We went westward to an interesting-looking storm that was dropping south, one that was tucked well northwest of our location.  As soon as we saw it, though, we knew it was pretty special.
Boy, were we right.

We got a little closer to the storm and decided to take a dive south so we could see it better; a navigation error meant that we missed our turn-off and had to turn around.  Well, at the turn around near some grain silos, we stopped and got out to take some pictures.

This is where the storm decided to show us some great stuff.  The lazy low-level rotation tightened up really quickly.  It was strongly ingesting air, with help from some modified outflow from the storm to our southeast--it was raining into our updraft region.  I think that this storm was actually helped and hindered, simultaneously, by this rain.  It cooled (stabilized) the inflow region and moistened (destabilized) it, making sure the updraft base was lower.  It was ingesting surface-based parcels or near surface-based parcels, and the base looked to be below 1000 feet AGL.  then, the rotation got focused in one region and (I'm not kidding) we were all chanting "GO GO GO" at the storm; this was as close to producing a tornado as I've ever seen a storm be without actually producing.

After a while the low-level rotation weakened substantially but the broad-scale rotation was still good and so we decided to drop south with the storm, knowing that this was the storm to be on.

As we went south, it continued to show us HP and classic looks, with scary hail cores evident and then good updraft areas prominent.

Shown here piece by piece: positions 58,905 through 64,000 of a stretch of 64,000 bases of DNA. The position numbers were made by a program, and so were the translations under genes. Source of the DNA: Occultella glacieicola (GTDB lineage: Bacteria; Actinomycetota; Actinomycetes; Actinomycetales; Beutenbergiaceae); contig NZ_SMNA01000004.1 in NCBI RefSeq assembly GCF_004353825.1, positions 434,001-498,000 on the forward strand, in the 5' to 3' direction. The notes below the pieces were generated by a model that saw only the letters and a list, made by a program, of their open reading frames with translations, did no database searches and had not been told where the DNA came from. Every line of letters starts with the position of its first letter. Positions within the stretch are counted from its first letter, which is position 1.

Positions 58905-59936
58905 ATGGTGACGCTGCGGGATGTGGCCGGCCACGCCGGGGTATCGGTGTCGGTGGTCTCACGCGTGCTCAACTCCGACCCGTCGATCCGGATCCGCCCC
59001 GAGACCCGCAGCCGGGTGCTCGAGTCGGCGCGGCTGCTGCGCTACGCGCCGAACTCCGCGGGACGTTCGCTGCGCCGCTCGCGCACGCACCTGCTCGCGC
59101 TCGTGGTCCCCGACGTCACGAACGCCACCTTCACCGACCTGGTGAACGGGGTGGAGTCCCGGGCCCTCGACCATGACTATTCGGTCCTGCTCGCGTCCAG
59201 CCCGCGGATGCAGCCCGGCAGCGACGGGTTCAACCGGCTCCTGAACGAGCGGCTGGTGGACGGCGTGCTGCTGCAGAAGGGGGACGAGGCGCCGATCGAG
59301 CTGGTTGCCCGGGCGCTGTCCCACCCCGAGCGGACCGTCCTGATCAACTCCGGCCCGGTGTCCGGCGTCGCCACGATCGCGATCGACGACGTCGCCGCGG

We kept playing with the storm, as it was showing large to very large hail, so we stayed out of its core (for the most part).  We stayed back for a bit and tucked in behind the storm to see how big the hail was along the side of the road, and we got hail that was, at its largest, quarter-sized.  We notified the appropriate NWS office and went on our way.  Moving southward through the hailfall we encountered another neat phenomenon: hail fog.  It was pretty neat and eerie to see.

Finally running ahead of it, the storm decided to give us its last look.  It quickly morphed from a scary HP to a stunning LP supercell and it was so quick that I couldn't quite believe what I was seeing.  All of a sudden we were seeing striations and a huge separation of the updraft from the precipitation core.  At the same time RADAR was showing a marked increase in the hail size, despite it looking rather transparent visually.

A sheriff stopped to talk to us for a while.  He was extremely friendly and seemed to want to share his stories.

Eventually the LP structure started to decay, and it was time for us to get some fuel, both for our vehicles and for ourselves.  We stopped at a gas station where the storm gave us its last hurrah; it was severe-warned as it moved over us in Scott City, although the hail we eventually got at the gas station was about pea-sized, no more.  A little wind made the rain rather horizontal, and then that was the end of it.

Dinner was at a down-home place called Tate's; wonderful large portions of good food and friendly service.  I would recommend that any day of the week.

We had our overnight in McCook, NE, in eager anticipation of the next day.